So what have they done to reward such intransigence? Extended her 100 day sentence by another 80 days.

Perhaps the worst thing in all this is the lack of outcry and outrage from Muslims in this country. Are you all so heartless? I have had nothing but gentle consideration from the majority of you in all my years here. Was that all a sham?

If you want this woman to be a Muslim, you have gone the wrong way about it.

Revathi Masoosai, this blog entry is dedicated to you.

I wish I could do more.

Monday, June 04, 2007

Up on the rainforest canopy, or: Who has a head for heights?

I love canopy walkways.
And the best one I have found is this one at Danum Rainforest Lodge in Sabah. It wends its way through the canopy at different levels, and was designed by an 82 year-old Filipino engineer...

It has the best birding of any canopy walkway I have found - in fact, on my second visit, I never got past the second tree, I was having so much fun. I birded up there with a guy from Sydney until it was too dark to see any more. Nuthatches, broadbills, woodpeckers, sunbirds, leafbirds, hornbills, woodshrikes, barbets, with a pitta and a partridge calling underneath ... Fabulous.

Sunday, June 03, 2007

Song of the Shiver Barrens: out soon

As you may have gathered from the preceding post, the Australian Voyager edition of Song of the Shiver Barrens, book 3 of the Mirage Makers, will be out soon: July. And just to cheer those of you over in UK, book 1, Heart of the Mirage is coming out August 2nd, with a fabulous Orbit cover. [What is it about their art/design department? They produce the best covers in the business!] And I see some of you have been pre-ordering too - thanks for having faith in me!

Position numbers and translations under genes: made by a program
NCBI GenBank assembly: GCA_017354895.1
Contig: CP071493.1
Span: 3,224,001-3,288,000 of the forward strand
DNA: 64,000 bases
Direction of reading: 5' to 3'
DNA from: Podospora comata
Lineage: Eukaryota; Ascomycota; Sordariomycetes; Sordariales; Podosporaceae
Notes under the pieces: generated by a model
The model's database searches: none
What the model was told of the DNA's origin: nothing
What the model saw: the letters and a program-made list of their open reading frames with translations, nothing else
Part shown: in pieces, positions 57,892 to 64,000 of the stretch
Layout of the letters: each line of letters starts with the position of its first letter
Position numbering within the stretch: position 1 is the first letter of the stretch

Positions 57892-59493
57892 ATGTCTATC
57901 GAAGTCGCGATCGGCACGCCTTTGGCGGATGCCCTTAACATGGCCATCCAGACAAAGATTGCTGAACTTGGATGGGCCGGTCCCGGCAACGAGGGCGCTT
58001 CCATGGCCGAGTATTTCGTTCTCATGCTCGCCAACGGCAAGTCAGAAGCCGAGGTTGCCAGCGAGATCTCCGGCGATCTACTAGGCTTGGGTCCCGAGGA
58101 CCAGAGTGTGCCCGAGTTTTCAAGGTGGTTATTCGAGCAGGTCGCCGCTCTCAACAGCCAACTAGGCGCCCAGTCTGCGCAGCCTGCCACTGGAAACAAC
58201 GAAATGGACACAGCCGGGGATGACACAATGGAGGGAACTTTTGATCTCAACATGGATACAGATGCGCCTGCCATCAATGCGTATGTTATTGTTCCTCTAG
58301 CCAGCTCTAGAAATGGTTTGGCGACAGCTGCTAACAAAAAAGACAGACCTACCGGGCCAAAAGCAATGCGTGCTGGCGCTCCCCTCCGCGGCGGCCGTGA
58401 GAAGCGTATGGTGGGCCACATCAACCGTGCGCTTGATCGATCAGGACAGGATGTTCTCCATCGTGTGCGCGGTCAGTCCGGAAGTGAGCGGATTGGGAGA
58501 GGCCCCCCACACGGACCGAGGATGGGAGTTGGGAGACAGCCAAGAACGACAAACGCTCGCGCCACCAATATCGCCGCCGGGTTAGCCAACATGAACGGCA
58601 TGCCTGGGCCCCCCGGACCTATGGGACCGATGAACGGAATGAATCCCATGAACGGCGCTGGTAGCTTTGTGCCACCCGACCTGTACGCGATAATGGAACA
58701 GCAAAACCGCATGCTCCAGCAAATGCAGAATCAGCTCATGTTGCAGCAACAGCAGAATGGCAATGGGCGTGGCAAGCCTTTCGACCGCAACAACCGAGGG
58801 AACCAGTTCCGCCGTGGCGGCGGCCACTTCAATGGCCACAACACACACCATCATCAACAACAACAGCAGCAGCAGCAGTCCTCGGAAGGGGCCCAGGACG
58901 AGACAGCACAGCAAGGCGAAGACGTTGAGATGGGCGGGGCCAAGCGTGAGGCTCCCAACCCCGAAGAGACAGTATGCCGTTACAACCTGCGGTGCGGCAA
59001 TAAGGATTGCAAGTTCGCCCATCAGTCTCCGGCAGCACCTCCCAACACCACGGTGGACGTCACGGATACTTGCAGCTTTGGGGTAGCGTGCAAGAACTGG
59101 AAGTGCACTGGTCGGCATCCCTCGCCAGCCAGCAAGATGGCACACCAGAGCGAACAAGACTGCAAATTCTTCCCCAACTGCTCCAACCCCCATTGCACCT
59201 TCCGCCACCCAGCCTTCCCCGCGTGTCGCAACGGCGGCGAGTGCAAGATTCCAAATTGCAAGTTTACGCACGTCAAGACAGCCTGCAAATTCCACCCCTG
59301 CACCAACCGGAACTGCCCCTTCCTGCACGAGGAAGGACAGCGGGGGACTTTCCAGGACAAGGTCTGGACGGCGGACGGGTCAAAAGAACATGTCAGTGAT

This will be my seventh published book. There is obviously a finality to the last book of a trilogy, and I have mixed feelings. This marks the close of something close to my heart for more than fifteen years. I started this trilogy when I was living in Tunisia, in my study with a view across the city to Carthage, continued it in Kuala Lumpur, and Perth Australia, and Virginia USA, and then finished it in Borneo. I am a little sad that, as far as I am concerned, the journey is over. And happy too, that I have had the opportunity to share it with you - this vision of a world and characters that have been so long part of my inner world.